Considering why Obama might have chosen to transfer to Columbia, Maraniss conjectured that it was not for any negative reasons associated with Occidental. Rather, “I think that Oxy was a little too comfortable, too beautiful—not close enough to the grit of American life. He thought going to Columbia and living in New York City would bring him closer to that.”
However, once at Columbia, Obama “receded into himself” and began an introspective journey to discover his racial, intellectual, and cultural identity, Maraniss said, pointing out that “we talked to many people there, and very few remembered him.” In contrast, “Hundreds of people at Oxy remembered Barry.”
Maraniss insisted during the Q&A portion of his talk that the publication of his biography so close to the election was incidental, not intentional. “I’m a historian and a journalist.” He stressed that he hadn’t set out to write a political analysis, but rather was just “searching for the truth wherever I would find it and trying to write the real story.” He also said that he did not get to “peek” at Obama’s grades at Oxy, but that the president had told him in an interview that his GPA was 3.7. The truth, Maraniss said, is that Obama is “an incredibly intelligent human being.”
Conversation Piece: The Occidental Gate at Jack Kemp Stadium
One of the most talked-about moments at Homecoming & Family Weekend in October was the unveiling of this new entrance to Kemp Stadium by Highland Park artist blacksmith Heather McLarty. “It is my joy, as well as my job, to transform industrial materials into soulful sculpture using fire, anvil, and hammers; mind, body, and heart,” McLarty told Huffington Post contributor Lorraine Devon Wilke (who hailed the gate as “a spectacular example of art and function”). Commissioned by President Veitch, she created the gate in her studio, a large Sioux-style teepee in her own backyard.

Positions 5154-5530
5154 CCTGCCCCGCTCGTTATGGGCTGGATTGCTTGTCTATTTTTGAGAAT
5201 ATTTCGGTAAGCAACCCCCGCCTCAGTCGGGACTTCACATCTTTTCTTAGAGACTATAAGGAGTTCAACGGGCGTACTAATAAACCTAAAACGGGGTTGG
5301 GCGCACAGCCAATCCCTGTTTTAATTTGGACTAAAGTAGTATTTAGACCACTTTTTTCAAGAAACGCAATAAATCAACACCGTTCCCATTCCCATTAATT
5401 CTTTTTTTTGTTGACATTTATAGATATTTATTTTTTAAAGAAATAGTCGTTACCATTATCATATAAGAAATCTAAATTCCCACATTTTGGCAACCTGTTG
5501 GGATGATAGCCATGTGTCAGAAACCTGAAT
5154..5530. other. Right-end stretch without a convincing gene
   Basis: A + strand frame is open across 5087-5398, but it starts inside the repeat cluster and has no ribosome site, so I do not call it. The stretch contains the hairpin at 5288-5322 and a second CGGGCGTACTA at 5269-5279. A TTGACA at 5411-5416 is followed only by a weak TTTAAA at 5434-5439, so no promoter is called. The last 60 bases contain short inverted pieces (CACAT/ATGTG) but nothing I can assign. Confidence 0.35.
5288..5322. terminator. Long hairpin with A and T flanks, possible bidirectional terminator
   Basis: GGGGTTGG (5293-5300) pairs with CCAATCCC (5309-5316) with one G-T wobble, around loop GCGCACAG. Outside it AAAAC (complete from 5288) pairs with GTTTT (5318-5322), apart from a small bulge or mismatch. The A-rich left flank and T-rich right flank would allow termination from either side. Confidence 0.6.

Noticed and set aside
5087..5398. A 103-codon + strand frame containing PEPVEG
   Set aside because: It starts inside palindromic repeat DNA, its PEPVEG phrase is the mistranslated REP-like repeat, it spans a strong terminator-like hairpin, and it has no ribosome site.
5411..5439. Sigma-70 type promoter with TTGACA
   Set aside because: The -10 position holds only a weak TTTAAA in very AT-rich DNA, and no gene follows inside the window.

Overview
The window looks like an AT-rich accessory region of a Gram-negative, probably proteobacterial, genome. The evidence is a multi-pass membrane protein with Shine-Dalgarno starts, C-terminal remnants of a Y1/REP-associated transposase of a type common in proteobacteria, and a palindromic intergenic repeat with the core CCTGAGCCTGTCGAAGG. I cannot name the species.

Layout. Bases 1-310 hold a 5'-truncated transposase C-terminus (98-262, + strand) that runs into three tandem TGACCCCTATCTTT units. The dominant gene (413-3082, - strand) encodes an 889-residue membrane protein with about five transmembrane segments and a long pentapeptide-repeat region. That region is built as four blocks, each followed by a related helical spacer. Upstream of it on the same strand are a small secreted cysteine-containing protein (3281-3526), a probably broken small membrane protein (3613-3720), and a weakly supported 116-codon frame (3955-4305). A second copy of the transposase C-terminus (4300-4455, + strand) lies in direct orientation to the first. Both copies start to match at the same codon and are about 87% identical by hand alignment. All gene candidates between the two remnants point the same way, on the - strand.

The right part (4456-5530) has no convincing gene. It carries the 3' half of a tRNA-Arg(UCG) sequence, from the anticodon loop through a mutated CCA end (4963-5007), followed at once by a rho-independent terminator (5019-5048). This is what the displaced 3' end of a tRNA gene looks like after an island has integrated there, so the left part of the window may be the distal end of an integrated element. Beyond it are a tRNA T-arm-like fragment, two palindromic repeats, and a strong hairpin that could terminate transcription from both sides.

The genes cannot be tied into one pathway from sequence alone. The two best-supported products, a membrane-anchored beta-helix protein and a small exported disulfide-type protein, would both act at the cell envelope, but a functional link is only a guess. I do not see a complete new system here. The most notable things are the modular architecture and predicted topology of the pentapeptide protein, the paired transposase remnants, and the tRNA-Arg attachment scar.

“Why did we pick Oxy? What they’ve done here is unique and important. They understood as a college—a great college—they have an obligation to the community.”
—Mayor Antonio Villaraigosa, announcing the two largest contracts for solar power in L.A. history against the backdrop of Oxy’s new hillside solar array December 6. Once it’s up and running, it will generate about 11 percent of the College’s annual power usage.
“One would be hard pressed to find someone who has done more to further the artistic stature of American film than George.”
—Warren Beatty on George Stevens Jr. ’53, pictured, founder of the American Film Institute and the Kennedy Center Honors. Stevens was awarded an honorary Oscar on December 1 by the Academy of Motion Picture Arts and Sciences recognizing his six decades of work as a producer, writer, and documentarian.
Number of views (as of press time) of a YouTube video featuring Oswald the Tiger (accompanied by a pair of admission officers) hand-delivering an early-decision acceptance letter to Frank Hernandez, a first-generation college student and a senior at the Thacher School in Ojai, on December 11. (Other letters went out through the U.S. Postal Service; Oswald can’t be everyone at once, alas.)
Number of iPads purchased with donations to the library for instructional use. Consequently, an Immunology class taught by Roberta Pollock, professor of biology and biochemistry, was selected as an iPad Pilot Project this fall. Students were provided with an iPad and purchased an electronic textbook designed specifically for the tablet. Marcella Raney, adjunct assistant professor of kinesiology, will use the iPads during a spring human anatomy course, with an emphasis on apps that help students do digital dissections.
The average salary of a mid-career Oxy graduate, according to a Wall Street Journal survey. Oxy ranked 35th in the Journal’s “SmartMoney” college rankings, which measures schools by graduates’ earning potential.
Discounted price for an unsold copy of the 1981 edition of Feast (featuring two poems by Barack Obama ’83) put up for sale at the Political, Western Legends & Americana Signature Auction in Dallas in December. There were no takers at the original estimate of $1,200-1,500. (Hang on to your copies a little while longer.)